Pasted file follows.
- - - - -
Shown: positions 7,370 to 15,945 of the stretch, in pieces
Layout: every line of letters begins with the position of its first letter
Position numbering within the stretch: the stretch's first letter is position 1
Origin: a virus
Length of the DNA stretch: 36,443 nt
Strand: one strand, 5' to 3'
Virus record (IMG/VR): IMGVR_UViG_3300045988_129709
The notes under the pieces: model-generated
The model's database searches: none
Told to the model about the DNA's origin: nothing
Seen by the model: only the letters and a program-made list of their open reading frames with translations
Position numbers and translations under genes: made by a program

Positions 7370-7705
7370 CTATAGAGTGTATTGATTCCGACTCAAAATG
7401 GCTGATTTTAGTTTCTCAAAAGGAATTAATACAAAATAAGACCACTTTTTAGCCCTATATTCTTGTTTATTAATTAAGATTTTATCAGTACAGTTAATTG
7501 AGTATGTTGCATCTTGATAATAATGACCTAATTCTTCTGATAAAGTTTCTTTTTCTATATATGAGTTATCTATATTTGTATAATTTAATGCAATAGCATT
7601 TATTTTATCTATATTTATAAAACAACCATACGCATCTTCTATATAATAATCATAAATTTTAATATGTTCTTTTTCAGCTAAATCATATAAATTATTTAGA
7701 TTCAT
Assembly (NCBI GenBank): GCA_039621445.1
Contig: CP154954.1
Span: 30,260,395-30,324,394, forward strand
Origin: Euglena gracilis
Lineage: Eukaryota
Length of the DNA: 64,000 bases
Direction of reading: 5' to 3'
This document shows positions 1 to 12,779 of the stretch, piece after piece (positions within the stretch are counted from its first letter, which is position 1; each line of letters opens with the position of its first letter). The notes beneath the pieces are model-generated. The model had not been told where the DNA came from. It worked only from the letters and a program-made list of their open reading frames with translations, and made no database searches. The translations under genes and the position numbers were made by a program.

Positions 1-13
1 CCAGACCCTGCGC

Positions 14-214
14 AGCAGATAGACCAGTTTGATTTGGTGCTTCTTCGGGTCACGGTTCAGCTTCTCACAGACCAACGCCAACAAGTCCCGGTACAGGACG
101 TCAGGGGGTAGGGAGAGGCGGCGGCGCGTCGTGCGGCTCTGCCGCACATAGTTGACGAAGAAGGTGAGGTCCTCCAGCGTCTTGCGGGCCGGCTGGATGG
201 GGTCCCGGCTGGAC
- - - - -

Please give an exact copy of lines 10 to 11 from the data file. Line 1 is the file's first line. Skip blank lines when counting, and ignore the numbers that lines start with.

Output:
Told to the model about the DNA's origin: nothing
Seen by the model: only the letters and a program-made list of their open reading frames with translations